The theory of detraditionalization outlined above suggests that post-Christian spirituality becomes more widespread if adherence to traditional moral values declines. Because it is hardly contested in the literature that such a process of detraditionalization has actually taken place—it has in fact been demonstrated by Inglehart (1997)—we expect that post-Christian spirituality has become more widespread during the last few decades (Hypothesis 1). Our theory of detraditionalization further suggests that this spread is driven by a process of cohort replacement—the gradual replacement of less spiritually inclined older birth cohorts with more spiritually inclined younger ones (Hypothesis 2). If the latter hypothesis is confirmed, the well-known circumstance that New Agers tend to be younger than the population at large (e.g., Stark and Bainbridge 1985; Becker et al. 1997; Houtman and Mascini 2002) is not simply a consequence of their relative youth (a “life-cycle effect”), but rather of their having been born later (a “cohort effect”), hence pointing out a process of historical change.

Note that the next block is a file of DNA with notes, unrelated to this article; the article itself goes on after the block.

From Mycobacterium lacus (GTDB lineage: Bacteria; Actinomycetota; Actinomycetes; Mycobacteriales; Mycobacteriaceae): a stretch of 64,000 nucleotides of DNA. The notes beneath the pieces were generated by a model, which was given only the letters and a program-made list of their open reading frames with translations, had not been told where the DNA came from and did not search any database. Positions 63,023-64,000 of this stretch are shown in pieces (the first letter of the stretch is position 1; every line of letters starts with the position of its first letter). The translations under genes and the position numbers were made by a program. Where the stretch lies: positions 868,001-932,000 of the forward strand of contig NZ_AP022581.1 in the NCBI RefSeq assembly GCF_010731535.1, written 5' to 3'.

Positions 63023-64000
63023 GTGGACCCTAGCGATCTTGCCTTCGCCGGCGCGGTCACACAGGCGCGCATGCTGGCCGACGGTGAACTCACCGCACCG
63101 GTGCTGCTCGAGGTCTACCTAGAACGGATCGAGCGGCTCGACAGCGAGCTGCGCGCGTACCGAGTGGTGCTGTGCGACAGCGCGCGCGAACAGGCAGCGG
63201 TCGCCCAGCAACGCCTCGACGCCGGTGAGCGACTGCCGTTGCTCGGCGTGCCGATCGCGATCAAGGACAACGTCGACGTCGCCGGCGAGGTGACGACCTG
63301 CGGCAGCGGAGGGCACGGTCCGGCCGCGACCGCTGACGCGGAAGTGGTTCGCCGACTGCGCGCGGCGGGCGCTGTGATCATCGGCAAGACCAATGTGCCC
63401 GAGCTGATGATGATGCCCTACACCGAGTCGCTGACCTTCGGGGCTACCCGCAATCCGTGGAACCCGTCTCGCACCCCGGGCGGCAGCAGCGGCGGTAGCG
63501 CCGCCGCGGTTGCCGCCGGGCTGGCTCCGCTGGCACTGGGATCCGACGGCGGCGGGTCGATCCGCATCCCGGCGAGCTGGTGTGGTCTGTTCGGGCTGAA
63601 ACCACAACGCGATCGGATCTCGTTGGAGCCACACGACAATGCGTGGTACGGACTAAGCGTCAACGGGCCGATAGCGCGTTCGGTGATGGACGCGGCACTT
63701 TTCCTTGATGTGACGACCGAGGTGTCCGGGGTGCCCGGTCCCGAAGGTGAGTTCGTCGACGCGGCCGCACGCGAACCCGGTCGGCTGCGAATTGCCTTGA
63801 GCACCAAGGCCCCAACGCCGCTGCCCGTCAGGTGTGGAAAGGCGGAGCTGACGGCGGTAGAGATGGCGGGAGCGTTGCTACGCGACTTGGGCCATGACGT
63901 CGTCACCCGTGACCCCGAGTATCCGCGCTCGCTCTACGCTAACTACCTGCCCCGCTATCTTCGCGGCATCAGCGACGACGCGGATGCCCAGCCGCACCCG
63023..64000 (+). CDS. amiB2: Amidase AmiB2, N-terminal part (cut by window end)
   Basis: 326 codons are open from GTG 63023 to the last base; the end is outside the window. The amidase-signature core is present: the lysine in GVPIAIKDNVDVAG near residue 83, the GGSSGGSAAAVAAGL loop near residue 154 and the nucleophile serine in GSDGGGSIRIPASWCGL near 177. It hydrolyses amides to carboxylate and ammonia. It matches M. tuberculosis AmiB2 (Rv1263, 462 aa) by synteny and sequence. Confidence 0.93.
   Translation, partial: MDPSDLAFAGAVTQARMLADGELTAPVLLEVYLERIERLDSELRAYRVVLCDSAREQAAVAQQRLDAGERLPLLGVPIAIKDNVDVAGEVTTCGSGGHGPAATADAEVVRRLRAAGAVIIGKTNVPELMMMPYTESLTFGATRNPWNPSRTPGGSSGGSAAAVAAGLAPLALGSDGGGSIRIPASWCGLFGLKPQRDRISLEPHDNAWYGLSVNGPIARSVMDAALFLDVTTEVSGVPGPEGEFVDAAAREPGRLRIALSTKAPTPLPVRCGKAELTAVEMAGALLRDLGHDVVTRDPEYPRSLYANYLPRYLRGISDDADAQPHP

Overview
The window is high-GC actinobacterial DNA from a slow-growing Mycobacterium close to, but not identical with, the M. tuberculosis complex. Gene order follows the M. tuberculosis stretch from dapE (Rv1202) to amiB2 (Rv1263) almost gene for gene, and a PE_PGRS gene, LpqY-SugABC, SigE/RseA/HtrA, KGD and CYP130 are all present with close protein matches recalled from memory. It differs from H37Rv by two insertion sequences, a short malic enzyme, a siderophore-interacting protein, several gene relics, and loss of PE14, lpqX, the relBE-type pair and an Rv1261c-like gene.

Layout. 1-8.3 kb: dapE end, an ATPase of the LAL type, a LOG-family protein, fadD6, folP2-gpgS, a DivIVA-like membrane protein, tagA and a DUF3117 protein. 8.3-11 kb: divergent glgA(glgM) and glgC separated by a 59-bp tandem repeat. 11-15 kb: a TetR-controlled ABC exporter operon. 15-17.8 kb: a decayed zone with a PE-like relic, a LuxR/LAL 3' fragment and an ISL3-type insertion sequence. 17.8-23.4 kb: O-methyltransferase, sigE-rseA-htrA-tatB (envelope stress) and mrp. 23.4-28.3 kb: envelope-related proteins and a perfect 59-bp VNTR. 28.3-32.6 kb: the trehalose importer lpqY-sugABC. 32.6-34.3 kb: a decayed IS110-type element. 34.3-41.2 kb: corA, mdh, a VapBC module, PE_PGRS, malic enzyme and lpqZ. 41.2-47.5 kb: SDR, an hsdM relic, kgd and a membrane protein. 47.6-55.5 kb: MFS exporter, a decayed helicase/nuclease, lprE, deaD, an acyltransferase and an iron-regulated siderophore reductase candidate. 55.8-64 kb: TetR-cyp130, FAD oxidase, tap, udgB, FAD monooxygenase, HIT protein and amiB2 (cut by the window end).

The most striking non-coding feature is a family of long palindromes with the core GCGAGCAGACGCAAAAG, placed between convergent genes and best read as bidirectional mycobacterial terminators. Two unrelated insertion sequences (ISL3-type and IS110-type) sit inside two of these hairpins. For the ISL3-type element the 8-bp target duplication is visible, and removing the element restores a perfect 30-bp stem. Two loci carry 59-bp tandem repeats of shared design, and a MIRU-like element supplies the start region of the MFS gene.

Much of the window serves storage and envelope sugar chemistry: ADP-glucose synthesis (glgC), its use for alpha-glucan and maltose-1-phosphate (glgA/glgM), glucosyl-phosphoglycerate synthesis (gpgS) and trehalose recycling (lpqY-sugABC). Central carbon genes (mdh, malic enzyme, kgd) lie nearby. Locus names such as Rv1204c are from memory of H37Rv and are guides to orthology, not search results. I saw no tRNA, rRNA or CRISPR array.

Obviously, our theory also predicts that in particular “posttraditionalists,” i.e., those who reject traditional moral values, are likely to sacralize their selves (Hypothesis 3). This hypothesis is consistent with the well-established finding that post-Christian spirituality is not only typical of the young, but of the well educated, too (e.g., Stark and Bainbridge 1985; Becker et al. 1997; Houtman and Mascini 2002), because precisely these two demographic categories stand out as the least traditional ones as far as their moral values are concerned.4 Our theory of detraditionalization also suggests, in short, that the younger age cohorts and the well educated display highest levels of post-Christian spirituality because of their high levels of posttraditionalism (Hypothesis 4 and Hypothesis 5, respectively).5
Given our reliance on survey data, there is of course no way to prove that “posttraditionalism”—referred to as “moral individualism” in an earlier article (Houtman and Mascini 2002)—is actually the “cause” of post-Christian spirituality. The relationship may in fact be reverse (or, more likely, working in both directions). Although we treat post-Christian spirituality as the dependent and posttraditionalism as an independent variable in our statistical analyses, we hence have no intention of making bold causal claims.6 The principal idea we want to test is simply whether detraditionalization and the spiritual turn are indeed two intimately connected processes. To convey our causal modesty to the reader, we have tried to prevent overly “mechanistic” and “causal” language as much as possible.